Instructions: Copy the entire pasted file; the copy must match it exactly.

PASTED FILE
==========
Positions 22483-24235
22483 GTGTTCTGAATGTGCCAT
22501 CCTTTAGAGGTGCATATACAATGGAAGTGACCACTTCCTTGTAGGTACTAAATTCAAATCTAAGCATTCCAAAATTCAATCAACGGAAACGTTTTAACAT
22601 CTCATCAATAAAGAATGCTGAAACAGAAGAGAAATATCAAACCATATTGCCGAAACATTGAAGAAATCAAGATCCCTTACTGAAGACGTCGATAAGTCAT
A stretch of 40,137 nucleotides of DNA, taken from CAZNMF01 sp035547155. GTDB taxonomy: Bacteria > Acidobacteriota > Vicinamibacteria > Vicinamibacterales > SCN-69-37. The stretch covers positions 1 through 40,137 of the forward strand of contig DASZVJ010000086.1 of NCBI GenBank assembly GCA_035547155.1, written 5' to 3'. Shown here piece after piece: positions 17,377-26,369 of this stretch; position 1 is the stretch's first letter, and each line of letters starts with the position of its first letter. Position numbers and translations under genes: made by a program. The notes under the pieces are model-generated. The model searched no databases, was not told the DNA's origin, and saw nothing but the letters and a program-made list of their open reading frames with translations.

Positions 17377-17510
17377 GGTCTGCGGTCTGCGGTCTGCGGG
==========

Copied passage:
Positions 22483-24235
22483 GTGTTCTGAATGTGCCAT
22501 CCTTTAGAGGTGCATATACAATGGAAGTGACCACTTCCTTGTAGGTACTAAATTCAAATCTAAGCATTCCAAAATTCAATCAACGGAAACGTTTTAACAT
22601 CTCATCAATAAAGAATGCTGAAACAGAAGAGAAATATCAAACCATATTGCCGAAACATTGAAGAAATCAAGATCCCTTACTGAAGACGTCGATAAGTCAT
A stretch of 40,137 nucleotides of DNA, taken from CAZNMF01 sp035547155. GTDB taxonomy: Bacteria > Acidobacteriota > Vicinamibacteria > Vicinamibacterales > SCN-69-37. The stretch covers positions 1 through 40,137 of the forward strand of contig DASZVJ010000086.1 of NCBI GenBank assembly GCA_035547155.1, written 5' to 3'. Shown here piece after piece: positions 17,377-26,369 of this stretch; position 1 is the stretch's first letter, and each line of letters starts with the position of its first letter. Position numbers and translations under genes: made by a program. The notes under the pieces are model-generated. The model searched no databases, was not told the DNA's origin, and saw nothing but the letters and a program-made list of their open reading frames with translations.

Positions 17377-17510
17377 GGTCTGCGGTCTGCGGTCTGCGGG